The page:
Governor Malloy shocked teachers in Connecticut today when he refused to rule out supporting a Teacher Tax. He also misspoke when he said he had not heard from teachers regarding the Teacher Tax. In fact, he has already received more than 2,000 emails from Connecticut Education Association members who said they were against the Teacher Tax and urged him to veto the Republican budget.
“Let me be absolutely clear, Governor Malloy—Connecticut teachers are against the teacher tax,” said CEA President Sheila Cohen. “The thousands of teachers who already contacted your office have said that it’s wrong to balance the budget on the backs of teachers. For you to say, ‘I wouldn’t take it off the table,’ indicates that you are considering leading with a tax on teachers in order to balance the budget. You are unfortunately disrespecting the dedicated teachers who spend their lives educating, supporting, and nurturing our children.”
Cohen also said that CEA members strongly oppose Governor Malloy’s proposed shift of teacher retirement responsibility from the state to the towns. The proposed reduction of state responsibility will unfairly increase local property taxes and/or result in further cuts to school budgets.
“Connecticut teachers are in favor of a fair budget that works for all of us and invests in public education. In order for our children to have the opportunities they deserve and to fulfill their potential, we must make their education a top priority,” Cohen said. Cohen also noted that in June, CEA publicly opposed a similar teacher tax when it was briefly proposed by House Democrats.
Here are a few excerpts from emails sent to the Governor by Connecticut teachers:
Dear Governor Malloy,
I want to thank you for pledging to veto the Republican budget and urge you to work with legislators from both parties to pass a tough but fair budget that does not harm teachers and students in the state. The 2% increase in teacher contributions to the retirement system would result in a $1,500 tax, on average, per teacher. ECS cuts hurt students and programs and will cost jobs. Please INVEST in public education!
This tax that is proposed will just further beat us down, given that many districts have put us on pay and step freezes for 7 years now. We have one of the most influential positions in society, educating and encouraging our youth. Please support us. Our own livelihood and the livelihoods of our children are at stake.
Dear Governor Malloy,
Please consider vetoing the proposed Republican Tax. As a public school teacher, I can speak from experience when I say that teachers spend a lot of their own money to fund classroom endeavors. Over the past 5 years, I have spent well over $1,500 each year, whether it be toward supplies to make projects with the students; stocking my classroom library with the varying interests, reading levels, and genres; or purchasing supplemental resources.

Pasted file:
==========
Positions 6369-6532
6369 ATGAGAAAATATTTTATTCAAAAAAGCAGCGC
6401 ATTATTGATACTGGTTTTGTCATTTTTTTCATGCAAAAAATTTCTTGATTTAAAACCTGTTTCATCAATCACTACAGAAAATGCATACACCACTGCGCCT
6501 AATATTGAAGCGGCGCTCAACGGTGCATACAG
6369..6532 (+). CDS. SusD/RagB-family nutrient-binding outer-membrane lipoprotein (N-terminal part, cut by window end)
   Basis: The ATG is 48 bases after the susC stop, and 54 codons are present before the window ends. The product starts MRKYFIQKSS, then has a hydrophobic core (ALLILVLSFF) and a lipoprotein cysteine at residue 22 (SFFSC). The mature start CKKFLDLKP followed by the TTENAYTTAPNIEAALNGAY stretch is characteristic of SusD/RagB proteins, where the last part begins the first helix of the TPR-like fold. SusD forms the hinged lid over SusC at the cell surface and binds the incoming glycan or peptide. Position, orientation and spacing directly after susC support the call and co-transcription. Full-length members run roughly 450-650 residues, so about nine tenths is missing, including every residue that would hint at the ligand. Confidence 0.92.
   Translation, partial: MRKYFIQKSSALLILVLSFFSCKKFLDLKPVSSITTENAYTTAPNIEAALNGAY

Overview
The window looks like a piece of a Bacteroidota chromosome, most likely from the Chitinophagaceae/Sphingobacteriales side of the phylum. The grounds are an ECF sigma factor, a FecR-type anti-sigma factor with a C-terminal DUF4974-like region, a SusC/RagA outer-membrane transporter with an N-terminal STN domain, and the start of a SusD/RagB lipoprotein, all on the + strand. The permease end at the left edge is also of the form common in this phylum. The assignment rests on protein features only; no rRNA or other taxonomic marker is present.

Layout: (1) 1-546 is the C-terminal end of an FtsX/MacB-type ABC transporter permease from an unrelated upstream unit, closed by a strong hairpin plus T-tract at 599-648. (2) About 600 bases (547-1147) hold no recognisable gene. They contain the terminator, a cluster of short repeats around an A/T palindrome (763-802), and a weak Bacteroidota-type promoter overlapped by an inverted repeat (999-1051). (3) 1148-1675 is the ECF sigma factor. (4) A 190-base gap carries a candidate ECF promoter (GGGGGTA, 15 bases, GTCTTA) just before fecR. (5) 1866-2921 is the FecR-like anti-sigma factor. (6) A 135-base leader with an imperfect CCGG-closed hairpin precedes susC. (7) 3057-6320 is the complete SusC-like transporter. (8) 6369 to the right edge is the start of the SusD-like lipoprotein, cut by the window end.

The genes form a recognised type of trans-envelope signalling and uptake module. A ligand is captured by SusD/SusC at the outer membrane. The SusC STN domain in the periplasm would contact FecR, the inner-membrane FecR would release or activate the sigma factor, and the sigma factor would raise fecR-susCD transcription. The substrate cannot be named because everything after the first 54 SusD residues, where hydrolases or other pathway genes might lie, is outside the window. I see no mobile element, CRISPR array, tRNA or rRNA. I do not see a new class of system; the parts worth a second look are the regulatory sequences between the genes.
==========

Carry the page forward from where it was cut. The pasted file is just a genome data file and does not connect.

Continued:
My town has already felt the wrath of the impending budget cuts. Programs are being minimized, we will now have to pay for any professional development out of our own pockets, positions have not been filled that we are in dire need of. Please keep in consideration the thousands of teachers who work tirelessly, who spend not only time and money on their students, but also much worry and emotion.
I am a member of CEA’s Board of Directors…The 2% increase in teacher contributions to the retirement system would result in a $1,500 tax on average per teacher. ECS cuts hurt students and programs and will cost jobs. Please INVEST in public education! Just my suggestion and again thank you in advance for vetoing the budget passed by the House and Senate Friday night.
C’mon Governor Malloy!
According to the report Education at a Glance 2017, U.S. teachers, on average, earn less than 60% of the salaries of similarly-educated workers. They have among the lowest relative earnings across all OECD countries with data. As an educator and a Connecticut resident, I urge you to VETO the Republican budget that passed the legislature. It imposes an unprecedented tax on teachers of approximately $1,500 per teacher—every year—that will NOT go into the teacher retirement fund to support teacher retirement. This is an UNFAIR tax that goes into the state’s general fund and must not become law.
Please veto the Republican budget. I have been a teacher for 39 years, and I am shocked at how the lack of a reasonable budget has affected the running of my school district. Now, I understand that this Republican budget wants teachers to pay a $1,500 tax. Are we balancing the budget on the backs of teachers who only make $45,000 a year? Please support education for the children of CT and be fair to teachers who invest their lives in teaching these children. They deserve a stable retirement and already contribute a lot of money into the system.
“Teachers hope that instead of casting aspersions, the Governor will focus on working for a fair budget that will make Connecticut a leader and a place that attracts young families as a great place to live, work, and educate their children,” said Cohen.
The Connecticut Education Association represents 43,000 teachers in Connecticut.